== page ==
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July Committee meeting highlights

11 Jul 2013

July Committee meeting highlights

Environment and Policy - 10 July

Environment and Policy Committee Agenda(external link)

City Centre Design Guidelines

Gisborne’s heritage architecture adds to the urban character of Gisborne. Council’s 2009 Urban Design Strategy pointed to the need to improve the quality of development and design in the city so that it reflected our unique character.

Council has now drafted an updated Urban Design Guide. The guide is for developers to use and it provides up-to-date, good practice urban design standards uniquely relevant to Gisborne. It includes guidance on site planning, design, signage and crime prevention.

The guide is intended to replace the existing Central Business District Inner Commercial Design Guidelines in the District Plan .The guide would be referred to when assessing resource consent applications for future development in the city’s commercial zones.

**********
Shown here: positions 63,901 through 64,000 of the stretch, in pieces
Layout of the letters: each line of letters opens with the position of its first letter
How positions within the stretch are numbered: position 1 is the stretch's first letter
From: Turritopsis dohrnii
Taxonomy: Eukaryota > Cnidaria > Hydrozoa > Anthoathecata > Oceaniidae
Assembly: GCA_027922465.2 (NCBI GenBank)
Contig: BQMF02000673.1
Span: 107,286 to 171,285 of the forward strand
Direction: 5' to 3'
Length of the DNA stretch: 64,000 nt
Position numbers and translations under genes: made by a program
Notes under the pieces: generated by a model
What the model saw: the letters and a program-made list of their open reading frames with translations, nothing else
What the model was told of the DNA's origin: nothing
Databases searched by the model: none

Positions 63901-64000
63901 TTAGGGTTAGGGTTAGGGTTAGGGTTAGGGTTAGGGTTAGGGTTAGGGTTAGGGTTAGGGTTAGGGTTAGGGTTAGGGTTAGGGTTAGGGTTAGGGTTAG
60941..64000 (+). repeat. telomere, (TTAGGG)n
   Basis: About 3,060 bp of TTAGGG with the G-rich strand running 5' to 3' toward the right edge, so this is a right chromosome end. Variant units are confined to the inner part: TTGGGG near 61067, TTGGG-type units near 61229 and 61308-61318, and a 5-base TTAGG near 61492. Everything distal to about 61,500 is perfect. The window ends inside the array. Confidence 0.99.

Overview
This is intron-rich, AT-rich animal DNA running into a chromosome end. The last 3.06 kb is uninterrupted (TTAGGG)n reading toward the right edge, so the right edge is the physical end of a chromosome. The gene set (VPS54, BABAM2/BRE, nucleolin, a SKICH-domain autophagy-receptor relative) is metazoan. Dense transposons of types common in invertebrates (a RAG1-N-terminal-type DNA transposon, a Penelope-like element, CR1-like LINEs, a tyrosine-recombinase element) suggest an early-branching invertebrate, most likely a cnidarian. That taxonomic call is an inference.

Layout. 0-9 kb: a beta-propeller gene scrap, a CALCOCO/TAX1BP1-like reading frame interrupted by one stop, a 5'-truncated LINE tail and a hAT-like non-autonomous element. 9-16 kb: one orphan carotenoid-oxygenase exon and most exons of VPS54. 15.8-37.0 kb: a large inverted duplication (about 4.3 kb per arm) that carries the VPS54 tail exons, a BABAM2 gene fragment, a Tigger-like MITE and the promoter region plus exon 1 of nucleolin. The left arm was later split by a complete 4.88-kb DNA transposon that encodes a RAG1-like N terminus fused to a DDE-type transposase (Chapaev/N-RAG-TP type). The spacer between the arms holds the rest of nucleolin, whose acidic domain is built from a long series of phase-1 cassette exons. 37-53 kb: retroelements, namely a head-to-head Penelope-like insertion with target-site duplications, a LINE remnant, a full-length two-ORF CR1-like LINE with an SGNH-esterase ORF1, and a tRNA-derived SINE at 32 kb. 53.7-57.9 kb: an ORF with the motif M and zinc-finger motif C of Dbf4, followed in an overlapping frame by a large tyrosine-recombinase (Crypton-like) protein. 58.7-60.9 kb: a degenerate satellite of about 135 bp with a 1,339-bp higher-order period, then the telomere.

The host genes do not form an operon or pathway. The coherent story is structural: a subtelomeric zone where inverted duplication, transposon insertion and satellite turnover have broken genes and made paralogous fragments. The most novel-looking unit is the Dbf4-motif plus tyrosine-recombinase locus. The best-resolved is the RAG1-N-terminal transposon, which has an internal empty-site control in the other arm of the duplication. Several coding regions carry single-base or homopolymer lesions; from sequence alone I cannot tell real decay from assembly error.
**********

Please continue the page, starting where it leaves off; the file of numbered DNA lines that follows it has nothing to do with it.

The draft guide will now be consulted on with a technical advisory group and other stakeholders, before a change to the District Plan is enacted. That change would determine how much legal weight the new guide will be given.

District Licensing Committee

The Sale and Supply of Alcohol Act 2012 brings about a number of changes as to how liquor licensing is administered. District Licensing Agencies will cease to exist on 18 December 2013. Decisions on all licences and managers’ certificates (opposed and unopposed) will be made by District Licensing Committees (DLC). By 18 December 2013, Council must have established a DLC with members ready to fulfil their roles and functions under the Act. Each DLC must have a chairperson (an elected member of the Council) and two members from the community who are appointed by the Council. At the meeting on 25 July 2013 Council will consider the appointment procedures for the new Committee.

Liquor licensing fees

The Ministry of Justice has released a discussion document on proposals for a new fee regime for the alcohol licensing system and is seeking public feedback by 12 July 2013. The document proposes that the full costs of the licensing system should be paid by the industry, and fees paid by a particular type of operation should broadly match the costs created by them. The Committee agreed to make a submission to government to establish a licensing fee regime based on costs to Council and risks.